Within days Keskisalo was on the European one-day circuit securing fourth place in Zurich in a PB of 8:16.74, and he was later to finish fourth for Europe at the IAAF World Cup in Athens.
Coach Ekblom who is from the Lydiard school of training was first drawn to Keskisalo’s talent when off the back of only 6000km of training in 2000, the then 19-year-old had run 1:50.53 for the 800m.
“That for me was very impressive,” confirmed Ekblom.
“Keskisalo is very light in his sunning style, a good advertisement for distance runners everywhere.”
Not surprisingly Keskisalo was voted Finnish Sports Personality of the Year in 2006, a spot of annual national recognition which in recent decades had largely been reserved for Formula 1 and rally driving champions, nordic skiers and jumpers, and of course javelin throwers.
A real competitor
But what’s it like to follow in the footsteps of Finnish long distance running greats like Nurmi, Ritola, Iso-Hollo, Viren?
“I don’t think of it in that way,” commented Keskisalo. “It had been more than 20 years on the track since a Finnish distance runner had won something major. In that way it is very special to me (being European champion) because I don’t remember those days (1970s)”…Keskisalo was born in 1981.
“I like to compete in everything. I played and enjoyed ice hockey and football and love to win. The easiest and simplest way I found for my body to do that was as a long distance runner,” smiled Keskisalo.
“If I had a hero it was Ari Suhonen (Finnish record holder for 800m 1:44.10 – 1989), and my first games I remember were the Rome World Champs of 1987, when” – Keskisalo laughs – “Tommy’s (Ekblom) career was on the way down.”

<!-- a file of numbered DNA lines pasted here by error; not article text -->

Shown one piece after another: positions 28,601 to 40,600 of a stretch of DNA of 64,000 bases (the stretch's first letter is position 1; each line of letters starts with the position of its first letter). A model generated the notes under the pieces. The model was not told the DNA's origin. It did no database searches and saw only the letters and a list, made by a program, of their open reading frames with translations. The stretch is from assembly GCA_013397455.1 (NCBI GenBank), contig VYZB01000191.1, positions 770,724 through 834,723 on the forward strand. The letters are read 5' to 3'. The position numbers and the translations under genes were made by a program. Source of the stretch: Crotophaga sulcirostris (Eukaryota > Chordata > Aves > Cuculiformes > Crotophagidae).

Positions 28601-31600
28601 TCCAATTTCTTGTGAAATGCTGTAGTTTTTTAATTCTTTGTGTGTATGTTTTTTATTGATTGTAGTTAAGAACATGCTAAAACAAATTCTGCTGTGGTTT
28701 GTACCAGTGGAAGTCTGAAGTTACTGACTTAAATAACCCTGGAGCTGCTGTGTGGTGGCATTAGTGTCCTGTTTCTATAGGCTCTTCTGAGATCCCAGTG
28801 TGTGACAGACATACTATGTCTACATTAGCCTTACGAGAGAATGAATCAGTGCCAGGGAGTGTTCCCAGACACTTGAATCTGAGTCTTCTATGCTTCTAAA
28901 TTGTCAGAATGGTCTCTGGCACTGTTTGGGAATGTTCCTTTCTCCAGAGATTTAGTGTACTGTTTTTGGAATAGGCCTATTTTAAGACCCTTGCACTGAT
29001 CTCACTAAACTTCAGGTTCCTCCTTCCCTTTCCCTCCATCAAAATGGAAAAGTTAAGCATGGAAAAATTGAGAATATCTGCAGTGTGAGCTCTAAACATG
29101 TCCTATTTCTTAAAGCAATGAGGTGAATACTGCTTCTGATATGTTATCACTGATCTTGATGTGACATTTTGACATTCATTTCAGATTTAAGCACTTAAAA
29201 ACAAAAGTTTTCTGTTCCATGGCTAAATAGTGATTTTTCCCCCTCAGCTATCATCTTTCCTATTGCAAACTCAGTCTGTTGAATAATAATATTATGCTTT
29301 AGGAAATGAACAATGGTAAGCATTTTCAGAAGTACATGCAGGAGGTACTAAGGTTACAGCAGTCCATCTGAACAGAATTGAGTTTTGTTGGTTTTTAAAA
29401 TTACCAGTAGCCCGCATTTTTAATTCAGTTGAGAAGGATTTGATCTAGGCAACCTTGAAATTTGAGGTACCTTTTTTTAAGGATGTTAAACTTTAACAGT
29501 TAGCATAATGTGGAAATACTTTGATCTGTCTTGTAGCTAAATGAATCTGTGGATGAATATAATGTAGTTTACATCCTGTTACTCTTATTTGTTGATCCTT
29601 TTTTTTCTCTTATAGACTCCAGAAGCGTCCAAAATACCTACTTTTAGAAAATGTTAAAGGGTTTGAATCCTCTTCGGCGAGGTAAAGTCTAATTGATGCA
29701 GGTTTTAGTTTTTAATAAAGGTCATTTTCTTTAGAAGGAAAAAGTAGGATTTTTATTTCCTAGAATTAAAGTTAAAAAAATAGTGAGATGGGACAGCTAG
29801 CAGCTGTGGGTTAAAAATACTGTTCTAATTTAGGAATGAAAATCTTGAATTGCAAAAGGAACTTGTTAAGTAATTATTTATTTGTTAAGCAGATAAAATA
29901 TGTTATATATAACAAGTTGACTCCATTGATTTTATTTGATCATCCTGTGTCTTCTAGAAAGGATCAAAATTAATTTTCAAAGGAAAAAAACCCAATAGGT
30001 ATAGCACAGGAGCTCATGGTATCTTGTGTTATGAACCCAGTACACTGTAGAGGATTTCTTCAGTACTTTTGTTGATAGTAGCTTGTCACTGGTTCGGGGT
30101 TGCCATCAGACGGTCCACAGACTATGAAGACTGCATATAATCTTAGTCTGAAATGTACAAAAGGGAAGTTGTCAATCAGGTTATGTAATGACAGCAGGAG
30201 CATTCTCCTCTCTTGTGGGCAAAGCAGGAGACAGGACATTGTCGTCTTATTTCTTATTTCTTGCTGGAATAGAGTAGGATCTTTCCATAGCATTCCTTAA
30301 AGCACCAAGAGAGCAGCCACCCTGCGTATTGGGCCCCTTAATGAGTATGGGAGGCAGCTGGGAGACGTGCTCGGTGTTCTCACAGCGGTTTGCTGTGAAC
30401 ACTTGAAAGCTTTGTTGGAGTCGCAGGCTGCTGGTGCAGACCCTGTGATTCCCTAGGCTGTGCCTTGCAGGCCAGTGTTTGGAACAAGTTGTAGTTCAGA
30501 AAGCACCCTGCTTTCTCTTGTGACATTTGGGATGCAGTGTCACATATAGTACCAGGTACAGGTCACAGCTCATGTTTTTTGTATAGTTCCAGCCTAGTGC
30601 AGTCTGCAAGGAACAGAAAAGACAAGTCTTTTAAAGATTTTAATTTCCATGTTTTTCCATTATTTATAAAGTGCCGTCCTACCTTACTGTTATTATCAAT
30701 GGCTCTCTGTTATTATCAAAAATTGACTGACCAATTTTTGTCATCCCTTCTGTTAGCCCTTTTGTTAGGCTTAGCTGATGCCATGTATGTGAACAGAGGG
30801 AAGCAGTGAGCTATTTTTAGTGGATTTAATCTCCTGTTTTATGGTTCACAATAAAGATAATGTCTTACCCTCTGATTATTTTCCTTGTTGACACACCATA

“When ever I was playing sports with my friends I always imagined myself to be Ari Suhonen, and then when I grew up I read a lot about Pekka Vasala (1972 Olympic 1500m champion) and he was also someone I admired.”
Lessening the pressure of expectation
Is a global track medal possible?
“A medal yes but a gold, I don’t know?” says Keskisalo. It’s a remark which prompts Ekblom to snap back, “that’s the wrong way to think!”
A slightly chastened Keskisalo quickly clarifies: “to win the European Championships was my biggest dream, now it’s an Olympic medal.”
One senses that in a country which is Olympics mad that Keskisalo’s responses are tempered by the need to keep the pressure of media expectations off his preparations.
A definite goal is the Finnish record of 8:12.60 which was set by Tapio Kantanen, the 1972 Olympic bronze medallist, at the following Olympic Games in Montreal where he finished in fourth place.
Keskisalo has the temperament and the talent to surpass that mark in 2008 and if he can reach sub-8:10 territory then an Olympic or a World top-8 placing in the future is likely and even a podium position should not be discounted.
You doubt that? Then look at the numerous Finnish names which adorn track’s history books.
Never discount a Finnish distance runner. Too many have, to their cost!
Chris Turner for the IAAF
NOTE. Keskisalo next races in Stockholm on 22 July